Coursera closed their old platform over a year ago now; it is already too late to batch download courses. This loss of course materials — and the fact that we do not know the precise scope of that loss — clearly illustrates the hazard of the Digital Dark Ages. It is probably not reasonable to expect Coursera (or any technology company) to preserve the content disseminated on their platform; instead, it falls to the content creator to preserve that content. Everyone involved in developing online course content — whether those courses are made available through Coursera, edX, or any other platform — must therefore participate in the preservation of these materials.
The Internet Archive has a great deal of experience with and infrastructure devoted to digital preservation, and I have nothing but praise for their work. But the Internet Archive is only one organization. I suggest that there is a better place for archived MOOC content to live: at the institution that created it in the first place. Specifically, in an institutional repository: a digital collection of the intellectual output of an institution of higher ed.
Course content has not historically been considered part of the intellectual output of an institution of higher ed, but this is largely because, as discussed above, there have historically been few artifacts from courses that could be considered output. With the advent of online courses, however, that changed. It was once the case that the data on which scholarly publications were based was not made available, and in many cases not preserved at all. Now, however, it is recognized that data is as much a product of scholarship as publications, and scholars are increasingly of the belief that it should be preserved. The same is certainly true for the teaching about that scholarship.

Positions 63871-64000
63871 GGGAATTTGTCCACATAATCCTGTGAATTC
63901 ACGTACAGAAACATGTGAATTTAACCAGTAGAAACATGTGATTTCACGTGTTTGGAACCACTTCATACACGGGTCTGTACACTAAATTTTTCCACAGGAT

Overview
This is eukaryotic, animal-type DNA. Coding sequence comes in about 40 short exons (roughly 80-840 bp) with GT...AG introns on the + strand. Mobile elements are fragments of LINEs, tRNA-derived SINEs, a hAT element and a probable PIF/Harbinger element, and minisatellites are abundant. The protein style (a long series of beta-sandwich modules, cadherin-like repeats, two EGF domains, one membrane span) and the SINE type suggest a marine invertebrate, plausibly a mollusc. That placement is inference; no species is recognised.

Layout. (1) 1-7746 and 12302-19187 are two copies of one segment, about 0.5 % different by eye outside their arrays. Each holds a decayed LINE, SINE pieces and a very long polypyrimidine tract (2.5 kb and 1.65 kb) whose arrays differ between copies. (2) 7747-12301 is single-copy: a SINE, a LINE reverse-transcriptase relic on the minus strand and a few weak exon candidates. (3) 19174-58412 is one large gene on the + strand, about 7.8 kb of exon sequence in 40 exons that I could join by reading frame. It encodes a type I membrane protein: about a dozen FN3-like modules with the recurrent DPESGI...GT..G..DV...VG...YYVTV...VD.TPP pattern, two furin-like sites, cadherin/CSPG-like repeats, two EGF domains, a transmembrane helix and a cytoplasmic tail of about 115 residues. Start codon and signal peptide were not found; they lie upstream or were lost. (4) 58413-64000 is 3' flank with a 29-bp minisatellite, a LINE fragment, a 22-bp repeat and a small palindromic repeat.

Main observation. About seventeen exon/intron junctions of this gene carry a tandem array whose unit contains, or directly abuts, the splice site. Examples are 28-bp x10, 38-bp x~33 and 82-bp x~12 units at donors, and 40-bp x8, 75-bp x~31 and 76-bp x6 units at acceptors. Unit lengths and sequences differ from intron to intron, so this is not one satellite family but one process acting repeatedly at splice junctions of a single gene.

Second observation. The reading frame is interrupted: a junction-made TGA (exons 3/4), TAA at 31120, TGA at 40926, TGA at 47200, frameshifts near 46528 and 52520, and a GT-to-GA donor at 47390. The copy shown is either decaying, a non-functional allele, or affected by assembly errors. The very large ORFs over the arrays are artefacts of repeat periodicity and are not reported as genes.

Ultimately, this is a call to action to three groups on campus: faculty, librarians, and the IT staff involved in campus MOOC initiatives. IT units excel at developing backup functionality, but this tends to be for middle-term operational uses; IT staff must approach librarians to bring in expertise in long-term planning for digital preservation. Librarians have plenty of technical expertise, but rely on content owners to contribute material to institutional repositories; librarians must approach IT staff and faculty to bring in online course content. And faculty must be willing to contribute their course materials to their institutional repository, and to insist that the IT unit make it happen. As Coursera’s platform closure shows, the threat of the Digital Dark Ages is real.